I have always been a little surprised at the poor quality of the wind industry attempts to deny the health effects of their turbines. If there’s a bunch of people complaining about these effects, don’t you think any study would at a minimum go into the neighborhood and see what’s going on? Instead we get literature reviews from “experts” who Google away from their desks. In a previous life I was a part-time university professor, and depending on my mood, I might give a passing grade to a student paper of this quality. Their failings are so obvious, that I’ve wondered – for whom were these reports written? They can’t be written for anybody with either knowledge of the issues, nor for anyone who has bothered to think of the issues at all.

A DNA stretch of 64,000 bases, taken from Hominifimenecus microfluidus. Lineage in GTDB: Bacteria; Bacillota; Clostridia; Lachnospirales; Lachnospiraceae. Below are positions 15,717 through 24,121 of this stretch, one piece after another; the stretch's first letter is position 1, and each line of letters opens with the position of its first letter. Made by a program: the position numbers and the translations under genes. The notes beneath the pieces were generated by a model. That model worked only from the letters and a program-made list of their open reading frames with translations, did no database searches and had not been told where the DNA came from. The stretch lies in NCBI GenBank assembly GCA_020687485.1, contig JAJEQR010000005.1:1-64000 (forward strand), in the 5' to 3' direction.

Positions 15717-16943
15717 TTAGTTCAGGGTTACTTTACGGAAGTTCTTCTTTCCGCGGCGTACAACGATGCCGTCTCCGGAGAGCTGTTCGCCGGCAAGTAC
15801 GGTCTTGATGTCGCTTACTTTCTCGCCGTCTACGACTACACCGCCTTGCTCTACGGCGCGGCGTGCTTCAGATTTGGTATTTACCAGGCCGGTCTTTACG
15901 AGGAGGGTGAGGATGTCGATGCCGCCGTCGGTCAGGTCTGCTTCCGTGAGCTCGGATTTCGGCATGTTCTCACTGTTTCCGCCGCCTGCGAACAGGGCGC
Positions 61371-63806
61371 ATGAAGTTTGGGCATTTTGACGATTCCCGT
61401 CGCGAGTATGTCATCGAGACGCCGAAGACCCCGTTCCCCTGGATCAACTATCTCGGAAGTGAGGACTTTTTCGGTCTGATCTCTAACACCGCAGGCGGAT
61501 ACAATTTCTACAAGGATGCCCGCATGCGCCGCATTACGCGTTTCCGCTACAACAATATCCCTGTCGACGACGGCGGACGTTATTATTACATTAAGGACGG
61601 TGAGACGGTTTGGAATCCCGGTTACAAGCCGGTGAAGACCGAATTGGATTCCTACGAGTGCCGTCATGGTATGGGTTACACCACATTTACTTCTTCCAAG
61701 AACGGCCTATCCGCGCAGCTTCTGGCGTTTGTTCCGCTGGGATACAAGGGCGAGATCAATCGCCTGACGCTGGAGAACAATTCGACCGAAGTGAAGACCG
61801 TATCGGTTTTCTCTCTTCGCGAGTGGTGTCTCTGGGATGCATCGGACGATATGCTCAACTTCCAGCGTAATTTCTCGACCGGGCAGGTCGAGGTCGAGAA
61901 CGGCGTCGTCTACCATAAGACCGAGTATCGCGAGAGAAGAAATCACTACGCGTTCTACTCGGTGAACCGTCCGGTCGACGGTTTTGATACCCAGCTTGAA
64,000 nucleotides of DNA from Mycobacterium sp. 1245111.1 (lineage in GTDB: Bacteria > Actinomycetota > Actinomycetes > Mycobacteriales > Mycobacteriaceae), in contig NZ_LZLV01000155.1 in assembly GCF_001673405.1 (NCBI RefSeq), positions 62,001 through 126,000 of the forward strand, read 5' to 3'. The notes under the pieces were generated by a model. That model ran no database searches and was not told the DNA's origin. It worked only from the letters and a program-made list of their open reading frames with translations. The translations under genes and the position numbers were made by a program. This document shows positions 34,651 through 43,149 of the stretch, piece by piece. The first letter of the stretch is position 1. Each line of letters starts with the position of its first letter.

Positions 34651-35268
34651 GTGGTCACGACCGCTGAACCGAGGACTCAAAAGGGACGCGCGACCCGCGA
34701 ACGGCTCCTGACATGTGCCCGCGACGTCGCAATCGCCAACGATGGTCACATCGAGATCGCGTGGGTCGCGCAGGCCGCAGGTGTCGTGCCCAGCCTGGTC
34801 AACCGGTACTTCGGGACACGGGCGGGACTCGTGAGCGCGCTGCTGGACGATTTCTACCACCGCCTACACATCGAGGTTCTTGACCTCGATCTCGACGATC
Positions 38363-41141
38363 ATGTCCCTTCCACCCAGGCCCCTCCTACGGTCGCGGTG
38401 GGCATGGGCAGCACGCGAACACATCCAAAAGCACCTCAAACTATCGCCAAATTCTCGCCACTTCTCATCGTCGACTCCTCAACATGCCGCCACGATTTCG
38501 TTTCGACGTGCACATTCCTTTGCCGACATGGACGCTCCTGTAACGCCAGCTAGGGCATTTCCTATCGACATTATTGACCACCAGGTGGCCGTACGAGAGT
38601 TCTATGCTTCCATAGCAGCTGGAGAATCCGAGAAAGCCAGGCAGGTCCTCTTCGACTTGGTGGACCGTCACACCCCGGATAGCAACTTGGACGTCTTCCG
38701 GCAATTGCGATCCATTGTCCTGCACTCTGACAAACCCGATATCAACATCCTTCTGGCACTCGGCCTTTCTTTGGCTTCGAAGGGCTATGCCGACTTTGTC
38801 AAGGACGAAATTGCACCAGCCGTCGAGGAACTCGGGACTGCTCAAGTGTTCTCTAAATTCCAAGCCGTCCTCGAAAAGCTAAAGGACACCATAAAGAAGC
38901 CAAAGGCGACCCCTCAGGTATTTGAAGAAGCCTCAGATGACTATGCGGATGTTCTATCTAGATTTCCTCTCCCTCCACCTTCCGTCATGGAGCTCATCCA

In a book I recently read, Doubt is Their Product, by David Michaels, I think I found my answer. He describes Daubert as the most important court decision you’ve never heard of, and after reading about it he may be right. In June 1993 the U.S. Supreme Court explained that henceforth scientific testimony would have to pass two tests: reliability and relevance. Before a trial even starts, either side can challenge the expert testimony of the other side, and it is up to the trial judge to allow the testimony or not. Can you see where this is going?